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Growth, History, or Institutions? What Explains State Fragility in Sub-Saharan Africa

  • Graziella Bertocchi

    ()

  • Andrea Guerzoni

    ()

We explore the determinants of state fragility in sub-Saharan Africa. Controlling for a wide range of economic, demographic, geographic and istitutional regressors, we find that institutions, and in particular the civil liberties index and the number of revolutions, are the main determinants of fragility, even taking into account their potential endogeneity. Economic factors such as income growth and investment display a non robust impact after controlling for omitted variables and reverse causality. Colonial variables reflecting the history of the region display a marginal impact on fragility once institutions are accounted for.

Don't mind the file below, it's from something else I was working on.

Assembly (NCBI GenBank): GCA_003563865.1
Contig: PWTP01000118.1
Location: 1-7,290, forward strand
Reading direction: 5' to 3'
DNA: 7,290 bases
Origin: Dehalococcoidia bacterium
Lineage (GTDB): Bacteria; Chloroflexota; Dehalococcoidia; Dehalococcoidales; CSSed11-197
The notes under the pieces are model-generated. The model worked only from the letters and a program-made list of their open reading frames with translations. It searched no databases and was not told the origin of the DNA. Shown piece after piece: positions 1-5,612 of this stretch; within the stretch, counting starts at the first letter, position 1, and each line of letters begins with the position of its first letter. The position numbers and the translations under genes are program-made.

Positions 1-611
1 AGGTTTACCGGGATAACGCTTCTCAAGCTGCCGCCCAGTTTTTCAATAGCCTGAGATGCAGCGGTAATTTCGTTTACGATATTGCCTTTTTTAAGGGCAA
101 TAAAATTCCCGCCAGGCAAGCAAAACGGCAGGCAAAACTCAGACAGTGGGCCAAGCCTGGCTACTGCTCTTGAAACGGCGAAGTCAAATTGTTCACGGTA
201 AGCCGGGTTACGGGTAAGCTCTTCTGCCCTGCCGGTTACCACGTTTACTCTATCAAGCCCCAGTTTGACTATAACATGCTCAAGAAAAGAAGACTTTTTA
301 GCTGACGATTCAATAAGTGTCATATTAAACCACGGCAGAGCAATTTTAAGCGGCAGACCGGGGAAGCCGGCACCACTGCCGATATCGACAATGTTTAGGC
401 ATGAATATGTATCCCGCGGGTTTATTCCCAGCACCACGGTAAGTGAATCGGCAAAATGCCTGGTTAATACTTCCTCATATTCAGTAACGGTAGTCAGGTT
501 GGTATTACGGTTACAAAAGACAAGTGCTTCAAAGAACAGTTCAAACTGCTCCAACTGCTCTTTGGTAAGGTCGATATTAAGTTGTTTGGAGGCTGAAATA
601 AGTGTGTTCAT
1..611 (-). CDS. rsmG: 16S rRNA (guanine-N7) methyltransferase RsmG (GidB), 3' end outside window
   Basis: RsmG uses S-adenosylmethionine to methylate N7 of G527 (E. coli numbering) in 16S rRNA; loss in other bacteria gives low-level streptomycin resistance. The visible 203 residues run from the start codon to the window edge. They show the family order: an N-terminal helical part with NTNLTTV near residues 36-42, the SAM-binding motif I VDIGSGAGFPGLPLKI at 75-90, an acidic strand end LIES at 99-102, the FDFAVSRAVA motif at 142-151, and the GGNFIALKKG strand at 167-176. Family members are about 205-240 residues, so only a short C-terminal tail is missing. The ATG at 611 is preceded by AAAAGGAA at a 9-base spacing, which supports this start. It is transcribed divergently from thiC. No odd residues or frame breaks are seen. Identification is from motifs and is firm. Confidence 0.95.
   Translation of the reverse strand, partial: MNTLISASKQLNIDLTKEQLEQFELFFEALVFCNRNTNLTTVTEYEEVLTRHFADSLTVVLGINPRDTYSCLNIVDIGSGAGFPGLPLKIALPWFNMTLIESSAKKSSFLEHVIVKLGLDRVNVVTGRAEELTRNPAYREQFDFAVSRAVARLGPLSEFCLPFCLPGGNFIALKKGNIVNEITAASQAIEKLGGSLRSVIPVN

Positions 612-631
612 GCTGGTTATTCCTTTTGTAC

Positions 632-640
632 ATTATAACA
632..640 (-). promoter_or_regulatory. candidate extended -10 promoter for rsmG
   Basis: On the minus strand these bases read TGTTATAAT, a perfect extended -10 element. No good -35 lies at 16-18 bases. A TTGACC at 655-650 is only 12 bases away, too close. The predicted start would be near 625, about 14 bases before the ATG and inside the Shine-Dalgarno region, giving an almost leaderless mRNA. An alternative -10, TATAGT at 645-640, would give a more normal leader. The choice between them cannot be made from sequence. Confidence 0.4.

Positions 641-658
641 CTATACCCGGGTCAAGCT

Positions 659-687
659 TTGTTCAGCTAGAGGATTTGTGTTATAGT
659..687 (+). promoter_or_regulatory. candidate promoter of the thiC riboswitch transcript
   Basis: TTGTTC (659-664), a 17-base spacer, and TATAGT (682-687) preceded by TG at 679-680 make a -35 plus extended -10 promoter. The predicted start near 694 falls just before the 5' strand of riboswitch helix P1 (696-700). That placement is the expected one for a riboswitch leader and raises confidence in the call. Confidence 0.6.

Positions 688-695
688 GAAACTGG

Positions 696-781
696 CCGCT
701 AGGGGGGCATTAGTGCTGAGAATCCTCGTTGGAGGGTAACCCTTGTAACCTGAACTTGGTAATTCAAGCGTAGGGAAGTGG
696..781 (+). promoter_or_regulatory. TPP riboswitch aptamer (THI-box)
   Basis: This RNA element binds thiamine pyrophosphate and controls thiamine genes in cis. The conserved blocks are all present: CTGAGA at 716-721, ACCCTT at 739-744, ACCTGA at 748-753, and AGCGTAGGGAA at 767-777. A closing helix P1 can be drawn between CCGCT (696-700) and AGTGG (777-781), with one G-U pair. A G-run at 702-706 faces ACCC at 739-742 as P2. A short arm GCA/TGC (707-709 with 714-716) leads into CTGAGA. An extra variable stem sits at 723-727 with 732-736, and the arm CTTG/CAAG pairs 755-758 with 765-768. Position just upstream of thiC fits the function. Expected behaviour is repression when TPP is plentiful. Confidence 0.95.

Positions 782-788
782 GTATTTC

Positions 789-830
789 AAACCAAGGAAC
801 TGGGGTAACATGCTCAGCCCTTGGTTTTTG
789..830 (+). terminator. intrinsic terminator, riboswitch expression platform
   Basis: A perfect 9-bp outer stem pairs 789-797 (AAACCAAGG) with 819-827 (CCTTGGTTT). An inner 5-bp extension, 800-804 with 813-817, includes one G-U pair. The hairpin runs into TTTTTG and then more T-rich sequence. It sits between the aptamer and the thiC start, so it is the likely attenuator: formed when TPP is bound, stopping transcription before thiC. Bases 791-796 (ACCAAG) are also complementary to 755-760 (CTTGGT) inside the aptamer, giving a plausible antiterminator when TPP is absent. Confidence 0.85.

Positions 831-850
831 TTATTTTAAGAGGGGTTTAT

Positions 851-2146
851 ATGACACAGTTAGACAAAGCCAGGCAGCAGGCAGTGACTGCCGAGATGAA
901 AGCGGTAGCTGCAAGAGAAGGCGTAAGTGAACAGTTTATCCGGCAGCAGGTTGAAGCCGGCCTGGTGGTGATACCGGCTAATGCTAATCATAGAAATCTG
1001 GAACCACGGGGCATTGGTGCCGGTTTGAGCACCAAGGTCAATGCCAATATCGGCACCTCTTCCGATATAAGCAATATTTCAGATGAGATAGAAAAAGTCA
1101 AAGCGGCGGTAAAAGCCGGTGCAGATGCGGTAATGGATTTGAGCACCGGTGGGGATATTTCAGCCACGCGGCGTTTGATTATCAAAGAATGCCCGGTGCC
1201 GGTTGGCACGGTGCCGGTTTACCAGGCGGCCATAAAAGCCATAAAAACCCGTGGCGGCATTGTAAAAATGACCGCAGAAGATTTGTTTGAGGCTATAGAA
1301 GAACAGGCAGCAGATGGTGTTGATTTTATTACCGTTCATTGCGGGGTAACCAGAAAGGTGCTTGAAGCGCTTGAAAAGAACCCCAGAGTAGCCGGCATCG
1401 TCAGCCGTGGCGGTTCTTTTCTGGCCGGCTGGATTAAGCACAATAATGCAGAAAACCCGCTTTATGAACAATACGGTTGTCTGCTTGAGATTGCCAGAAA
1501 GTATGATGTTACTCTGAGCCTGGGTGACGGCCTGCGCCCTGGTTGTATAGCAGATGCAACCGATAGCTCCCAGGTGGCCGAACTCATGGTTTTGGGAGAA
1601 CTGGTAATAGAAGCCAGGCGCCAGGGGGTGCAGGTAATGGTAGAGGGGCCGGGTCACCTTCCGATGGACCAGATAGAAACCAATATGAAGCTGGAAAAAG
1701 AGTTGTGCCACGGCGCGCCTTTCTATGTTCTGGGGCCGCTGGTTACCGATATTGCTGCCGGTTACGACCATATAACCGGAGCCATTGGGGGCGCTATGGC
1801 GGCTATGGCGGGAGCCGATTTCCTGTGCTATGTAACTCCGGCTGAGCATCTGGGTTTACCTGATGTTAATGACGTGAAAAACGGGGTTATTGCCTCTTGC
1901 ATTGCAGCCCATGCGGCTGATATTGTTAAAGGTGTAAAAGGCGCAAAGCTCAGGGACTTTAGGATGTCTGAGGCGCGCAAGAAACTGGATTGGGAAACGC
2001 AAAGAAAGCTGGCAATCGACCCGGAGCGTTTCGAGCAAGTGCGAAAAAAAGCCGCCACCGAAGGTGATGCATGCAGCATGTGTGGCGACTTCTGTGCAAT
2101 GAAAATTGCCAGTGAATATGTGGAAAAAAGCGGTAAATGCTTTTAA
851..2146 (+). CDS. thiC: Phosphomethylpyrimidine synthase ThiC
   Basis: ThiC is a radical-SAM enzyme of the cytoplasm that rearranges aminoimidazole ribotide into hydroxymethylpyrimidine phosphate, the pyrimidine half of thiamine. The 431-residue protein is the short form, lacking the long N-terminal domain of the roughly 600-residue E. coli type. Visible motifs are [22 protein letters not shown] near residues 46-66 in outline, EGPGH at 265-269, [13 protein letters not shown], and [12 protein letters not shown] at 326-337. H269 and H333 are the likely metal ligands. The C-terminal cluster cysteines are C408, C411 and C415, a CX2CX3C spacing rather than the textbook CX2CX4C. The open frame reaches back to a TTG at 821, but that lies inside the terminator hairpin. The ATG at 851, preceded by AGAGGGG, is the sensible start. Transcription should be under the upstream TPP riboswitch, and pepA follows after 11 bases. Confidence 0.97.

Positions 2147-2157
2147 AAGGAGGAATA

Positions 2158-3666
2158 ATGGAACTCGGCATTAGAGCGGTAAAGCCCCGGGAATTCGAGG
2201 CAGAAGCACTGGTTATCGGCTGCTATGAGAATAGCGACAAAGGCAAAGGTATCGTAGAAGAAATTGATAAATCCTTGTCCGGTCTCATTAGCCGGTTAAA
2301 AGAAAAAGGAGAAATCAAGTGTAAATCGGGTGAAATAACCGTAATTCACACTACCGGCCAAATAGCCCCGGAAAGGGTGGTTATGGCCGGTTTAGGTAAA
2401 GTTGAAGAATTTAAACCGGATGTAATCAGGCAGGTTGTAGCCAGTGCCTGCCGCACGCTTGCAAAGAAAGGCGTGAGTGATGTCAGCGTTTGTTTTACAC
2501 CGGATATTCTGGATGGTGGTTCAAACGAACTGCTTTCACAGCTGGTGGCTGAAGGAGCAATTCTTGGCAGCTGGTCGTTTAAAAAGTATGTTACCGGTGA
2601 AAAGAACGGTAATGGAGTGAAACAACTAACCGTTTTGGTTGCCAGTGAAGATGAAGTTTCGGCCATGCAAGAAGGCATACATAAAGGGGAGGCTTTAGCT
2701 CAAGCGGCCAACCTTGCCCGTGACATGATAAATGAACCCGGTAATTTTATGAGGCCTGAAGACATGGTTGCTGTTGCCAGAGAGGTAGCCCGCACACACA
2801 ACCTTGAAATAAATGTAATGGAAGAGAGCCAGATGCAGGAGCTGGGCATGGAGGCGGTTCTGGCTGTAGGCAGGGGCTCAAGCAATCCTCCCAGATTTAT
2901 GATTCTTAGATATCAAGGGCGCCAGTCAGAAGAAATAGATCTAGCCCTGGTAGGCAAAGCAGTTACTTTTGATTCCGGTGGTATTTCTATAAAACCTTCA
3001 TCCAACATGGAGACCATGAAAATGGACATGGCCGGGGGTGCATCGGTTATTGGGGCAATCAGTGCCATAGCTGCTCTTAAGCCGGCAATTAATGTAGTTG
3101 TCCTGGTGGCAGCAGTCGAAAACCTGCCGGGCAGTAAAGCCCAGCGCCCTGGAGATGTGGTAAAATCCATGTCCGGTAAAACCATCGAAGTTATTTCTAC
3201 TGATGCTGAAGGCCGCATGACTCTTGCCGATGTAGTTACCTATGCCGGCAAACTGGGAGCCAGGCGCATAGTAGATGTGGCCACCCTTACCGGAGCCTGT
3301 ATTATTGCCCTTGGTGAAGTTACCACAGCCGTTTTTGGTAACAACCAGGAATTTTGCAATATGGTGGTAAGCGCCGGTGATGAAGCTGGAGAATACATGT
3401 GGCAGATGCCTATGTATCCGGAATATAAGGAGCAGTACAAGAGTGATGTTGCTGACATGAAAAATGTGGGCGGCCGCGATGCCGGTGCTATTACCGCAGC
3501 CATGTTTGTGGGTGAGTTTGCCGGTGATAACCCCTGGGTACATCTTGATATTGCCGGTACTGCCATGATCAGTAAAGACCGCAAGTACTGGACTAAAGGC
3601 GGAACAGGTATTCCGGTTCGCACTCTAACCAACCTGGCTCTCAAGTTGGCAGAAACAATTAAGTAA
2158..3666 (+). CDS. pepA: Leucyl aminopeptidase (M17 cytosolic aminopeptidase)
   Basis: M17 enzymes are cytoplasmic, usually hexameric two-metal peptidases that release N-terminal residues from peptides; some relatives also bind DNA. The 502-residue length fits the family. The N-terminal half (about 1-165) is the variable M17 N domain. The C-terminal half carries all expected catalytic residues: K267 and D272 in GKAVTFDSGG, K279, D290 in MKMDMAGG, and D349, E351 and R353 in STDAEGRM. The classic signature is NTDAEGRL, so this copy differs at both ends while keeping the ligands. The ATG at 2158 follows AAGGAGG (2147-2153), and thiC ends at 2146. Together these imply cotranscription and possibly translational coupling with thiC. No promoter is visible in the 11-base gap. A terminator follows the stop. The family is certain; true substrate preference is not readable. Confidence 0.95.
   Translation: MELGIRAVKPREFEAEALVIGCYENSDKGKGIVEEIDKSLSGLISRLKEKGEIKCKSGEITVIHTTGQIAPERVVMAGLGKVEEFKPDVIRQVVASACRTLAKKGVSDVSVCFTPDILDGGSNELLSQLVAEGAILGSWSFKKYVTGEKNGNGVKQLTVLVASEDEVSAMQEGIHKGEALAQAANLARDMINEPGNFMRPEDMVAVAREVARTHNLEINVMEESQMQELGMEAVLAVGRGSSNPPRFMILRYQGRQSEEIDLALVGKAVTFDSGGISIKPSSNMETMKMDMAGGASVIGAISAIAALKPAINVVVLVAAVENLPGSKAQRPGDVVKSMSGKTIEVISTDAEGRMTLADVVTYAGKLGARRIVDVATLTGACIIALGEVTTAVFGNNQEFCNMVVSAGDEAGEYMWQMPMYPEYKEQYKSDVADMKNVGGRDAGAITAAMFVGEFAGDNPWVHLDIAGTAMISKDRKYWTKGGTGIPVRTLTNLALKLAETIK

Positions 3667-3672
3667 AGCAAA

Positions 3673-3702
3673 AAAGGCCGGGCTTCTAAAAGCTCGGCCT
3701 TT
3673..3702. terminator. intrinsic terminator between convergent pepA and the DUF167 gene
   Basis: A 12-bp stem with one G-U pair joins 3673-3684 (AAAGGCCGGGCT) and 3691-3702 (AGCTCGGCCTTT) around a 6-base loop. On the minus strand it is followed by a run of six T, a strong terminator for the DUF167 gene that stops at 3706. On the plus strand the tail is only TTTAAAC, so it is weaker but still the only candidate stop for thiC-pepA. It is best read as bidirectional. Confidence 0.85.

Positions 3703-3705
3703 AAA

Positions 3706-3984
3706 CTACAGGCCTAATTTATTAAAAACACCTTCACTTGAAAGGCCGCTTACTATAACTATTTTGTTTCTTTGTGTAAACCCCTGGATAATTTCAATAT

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File URL: http://www.recent.unimore.it/wp/RECent-wp44.pdf
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Paper provided by University of Modena and Reggio E., Dept. of Economics "Marco Biagi" in its series Center for Economic Research (RECent) with number 044.

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Length: pages 29
Date of creation: Mar 2010
Date of revision:
Handle: RePEc:mod:recent:044
Contact details of provider: Web page: http://www.recent.unimore.it/

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